CHARLESTON, W.Va. -- Women in labor loved him. They longed for him. "Epidural Bob" -- his email handle -- brought sweet relief.
Bob Westmoreland spent most of his professional life as an obstetrical anesthesiologist.
A trip to the dentist as a boy in Georgia taught him about the blessed benefits of anesthesia and triggered thoughts of a future in medicine.
He loved to sing and play music. When he encountered those tough pre-med courses, he settled for a degree in music. Eventually, destiny prevailed, as it always does, and shoved him toward his boyhood dream.
Lured to CAMC in 1979, he rode a wave of dramatic change in the practice of anesthesia both in obstetrics and major surgery.
Early this month, at 72," Epidural Bob" retired. Finally, he can indulge all those interests that tugged at him for years -- calligraphy, photography, bow hunting, cooking.
Under those scrubs beats the heart of a Renaissance man.
"I grew up in Griffin, Ga., a little town halfway between Atlanta and Macon. My father was a bookkeeper. He never went to college. When he married my mother, he borrowed some accounting textbooks her brother had from college. He basically taught himself. And he was very successful.
"My mother was from a family of four. All four went to college. Her father was a blacksmith. She taught school. She was a very smart and determined woman.
"Polio as an infant left her left side withered and worthless. She walked on crutches. Her brother taught her how to drive using a choke on the dashboard. She was able to do a lot of things.
"When I was about 6, my mother said we were going to the doctor. I didn't mind the doctor, but I had never been to a dentist. He shared a waiting room with the doctor. I expected to see my buddy, Dr. Jones. The door opens, and it is this dentist, Dr. Gold. He said he wanted to look into my mouth.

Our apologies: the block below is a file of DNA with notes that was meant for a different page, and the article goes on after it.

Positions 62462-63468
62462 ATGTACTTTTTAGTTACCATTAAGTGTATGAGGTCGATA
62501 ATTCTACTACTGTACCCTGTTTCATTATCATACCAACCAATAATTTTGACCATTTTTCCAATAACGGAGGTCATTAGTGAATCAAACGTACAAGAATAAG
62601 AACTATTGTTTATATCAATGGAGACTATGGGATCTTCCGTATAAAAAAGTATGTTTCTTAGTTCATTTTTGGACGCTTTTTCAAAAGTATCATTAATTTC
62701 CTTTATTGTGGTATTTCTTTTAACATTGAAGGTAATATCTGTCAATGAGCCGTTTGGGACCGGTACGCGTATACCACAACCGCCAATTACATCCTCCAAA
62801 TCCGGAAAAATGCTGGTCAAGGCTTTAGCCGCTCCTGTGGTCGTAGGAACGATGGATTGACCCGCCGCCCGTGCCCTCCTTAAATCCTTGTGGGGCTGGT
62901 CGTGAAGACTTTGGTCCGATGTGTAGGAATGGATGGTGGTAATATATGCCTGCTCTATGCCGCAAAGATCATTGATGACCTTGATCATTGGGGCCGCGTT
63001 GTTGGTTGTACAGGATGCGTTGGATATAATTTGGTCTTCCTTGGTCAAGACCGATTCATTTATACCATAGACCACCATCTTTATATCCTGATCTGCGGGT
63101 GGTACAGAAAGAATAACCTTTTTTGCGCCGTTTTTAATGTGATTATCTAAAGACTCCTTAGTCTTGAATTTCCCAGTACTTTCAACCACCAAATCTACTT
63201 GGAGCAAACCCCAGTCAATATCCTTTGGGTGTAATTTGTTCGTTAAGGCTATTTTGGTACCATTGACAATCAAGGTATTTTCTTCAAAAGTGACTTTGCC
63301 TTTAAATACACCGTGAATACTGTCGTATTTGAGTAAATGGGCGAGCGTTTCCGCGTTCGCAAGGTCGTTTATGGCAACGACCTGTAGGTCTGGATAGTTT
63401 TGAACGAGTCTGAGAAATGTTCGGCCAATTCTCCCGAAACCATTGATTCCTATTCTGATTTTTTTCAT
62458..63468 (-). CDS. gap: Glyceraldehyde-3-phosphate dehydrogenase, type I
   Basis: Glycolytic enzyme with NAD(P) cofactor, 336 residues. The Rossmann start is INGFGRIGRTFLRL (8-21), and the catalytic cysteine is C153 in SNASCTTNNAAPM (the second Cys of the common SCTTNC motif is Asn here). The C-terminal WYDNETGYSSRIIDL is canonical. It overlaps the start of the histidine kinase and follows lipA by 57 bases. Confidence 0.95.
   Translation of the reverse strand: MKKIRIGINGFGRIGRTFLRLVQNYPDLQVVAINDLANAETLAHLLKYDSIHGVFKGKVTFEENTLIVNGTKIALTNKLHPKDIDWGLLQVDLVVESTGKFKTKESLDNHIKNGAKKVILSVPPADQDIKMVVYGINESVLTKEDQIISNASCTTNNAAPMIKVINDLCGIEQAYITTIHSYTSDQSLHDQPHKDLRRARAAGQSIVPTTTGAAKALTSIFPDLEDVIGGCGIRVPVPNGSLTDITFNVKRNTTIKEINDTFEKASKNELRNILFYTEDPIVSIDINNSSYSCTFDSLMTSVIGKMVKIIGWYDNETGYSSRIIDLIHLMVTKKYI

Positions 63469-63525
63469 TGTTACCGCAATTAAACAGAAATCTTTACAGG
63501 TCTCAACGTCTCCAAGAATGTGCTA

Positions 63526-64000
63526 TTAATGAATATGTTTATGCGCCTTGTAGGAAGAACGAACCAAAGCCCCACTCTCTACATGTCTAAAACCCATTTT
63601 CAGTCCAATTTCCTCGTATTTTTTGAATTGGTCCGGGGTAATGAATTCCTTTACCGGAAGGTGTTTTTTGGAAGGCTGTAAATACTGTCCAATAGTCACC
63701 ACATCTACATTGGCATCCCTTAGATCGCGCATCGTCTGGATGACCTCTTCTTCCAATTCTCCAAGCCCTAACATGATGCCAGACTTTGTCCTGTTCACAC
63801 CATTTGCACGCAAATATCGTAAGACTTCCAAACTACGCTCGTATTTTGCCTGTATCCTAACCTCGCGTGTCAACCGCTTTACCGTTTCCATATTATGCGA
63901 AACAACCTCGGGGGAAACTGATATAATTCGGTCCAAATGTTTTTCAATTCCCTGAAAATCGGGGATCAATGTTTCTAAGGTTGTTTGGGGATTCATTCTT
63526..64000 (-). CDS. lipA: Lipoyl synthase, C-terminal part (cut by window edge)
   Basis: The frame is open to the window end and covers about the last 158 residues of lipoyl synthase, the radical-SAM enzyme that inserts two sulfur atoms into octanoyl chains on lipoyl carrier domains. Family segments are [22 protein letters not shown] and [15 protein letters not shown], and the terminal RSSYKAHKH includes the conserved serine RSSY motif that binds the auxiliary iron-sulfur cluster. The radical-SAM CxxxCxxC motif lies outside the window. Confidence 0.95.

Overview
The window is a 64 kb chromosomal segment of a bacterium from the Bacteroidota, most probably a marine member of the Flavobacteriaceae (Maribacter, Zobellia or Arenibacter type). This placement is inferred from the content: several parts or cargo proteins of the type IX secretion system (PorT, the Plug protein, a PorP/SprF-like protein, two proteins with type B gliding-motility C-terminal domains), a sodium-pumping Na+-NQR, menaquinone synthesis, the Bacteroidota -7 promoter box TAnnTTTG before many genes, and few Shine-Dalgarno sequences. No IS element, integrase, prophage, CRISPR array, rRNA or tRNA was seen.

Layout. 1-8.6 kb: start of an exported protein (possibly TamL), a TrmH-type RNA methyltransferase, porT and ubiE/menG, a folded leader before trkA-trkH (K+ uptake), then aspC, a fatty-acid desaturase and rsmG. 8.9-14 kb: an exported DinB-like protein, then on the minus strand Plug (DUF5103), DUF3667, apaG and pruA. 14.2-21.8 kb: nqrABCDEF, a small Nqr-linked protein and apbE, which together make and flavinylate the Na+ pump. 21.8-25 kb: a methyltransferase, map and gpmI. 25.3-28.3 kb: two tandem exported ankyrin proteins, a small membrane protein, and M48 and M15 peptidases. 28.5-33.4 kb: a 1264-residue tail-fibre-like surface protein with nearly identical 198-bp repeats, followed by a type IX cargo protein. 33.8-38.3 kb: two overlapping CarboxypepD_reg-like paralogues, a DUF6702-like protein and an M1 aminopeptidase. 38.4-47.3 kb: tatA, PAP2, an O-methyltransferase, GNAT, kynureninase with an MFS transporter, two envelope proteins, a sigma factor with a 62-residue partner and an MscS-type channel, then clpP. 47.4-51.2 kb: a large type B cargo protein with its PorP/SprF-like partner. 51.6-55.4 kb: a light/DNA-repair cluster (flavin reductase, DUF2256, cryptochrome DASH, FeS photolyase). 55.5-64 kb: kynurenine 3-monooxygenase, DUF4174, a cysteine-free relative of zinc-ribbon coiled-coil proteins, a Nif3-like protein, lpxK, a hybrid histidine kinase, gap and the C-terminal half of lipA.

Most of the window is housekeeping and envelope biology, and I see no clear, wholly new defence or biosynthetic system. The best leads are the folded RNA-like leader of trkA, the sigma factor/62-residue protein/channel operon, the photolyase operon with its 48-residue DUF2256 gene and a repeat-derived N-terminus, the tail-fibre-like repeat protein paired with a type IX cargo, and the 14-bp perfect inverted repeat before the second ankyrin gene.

"There was a tooth he had to pull. He numbed my mouth and got his pliers and ripped out this tooth. I didn't like the dentist at all. The next time, they didn't tell me I was going to the dentist. When I got there, I figured it out.
"The doctor's nurse chased me around the office. I hid behind the couch. And she jabbed my butt with a syringe full of something that mellowed me out. They gave me some sort of gas to put me to sleep when they pulled my tooth. That was the beginning of my understanding of what anesthesia could do for you.
"My best friend's father was a surgeon. I was very impressed with him. I always thought I would like to be a doctor.
"As a teenager, I decided I wanted to work in the hospital. I got a job as an orderly in the operating room. I really liked the environment.
"And I really liked the two anesthesiologists. You can write on these scrubs, and they'd draw formulas about the medicine they were using and diagrams about what they were doing.
"I also read an article in the Reader's Digest during a polio epidemic about the unsung operating room heroes -- the anesthesiologist who could ventilate polio patients who couldn't breathe. The anesthesiology seed was planted early.
"There were some diversions. When I was young, I learned to sing sitting next to my mother in church. They had a youth choir, and I got to sing in that.
"The choir director had a son who was a good singer, and he and I and two other boys formed a quartet. We would go to music festivals and sing in church and for the school.
"I played trumpet in a dance band called the Moonlighters. We played dance music from the '40s and '50s.
"I played in the high school band and was first chair trumpet player in the Georgia All-State Band. I had a very strong inclination toward music.
"I got a band scholarship at Furman in Greenville, S.C., but I was still going to go through pre-med. My sophomore year, I had to take organic chemistry, physics, quantitative and qualitative analysis, calculus. I called the band director. I graduated with a B.A. in music. Then I looked at my fellow musicians and what they were going through. I wasn't going to do well as a musician.
"So I went back an extra year and got all the pre-med courses. I went to Wake Forest. Back then, it was called Bowman Gray. I thought I would do anesthesiology, but I had to do an internship, so I went to Emory for a straight medicine internship.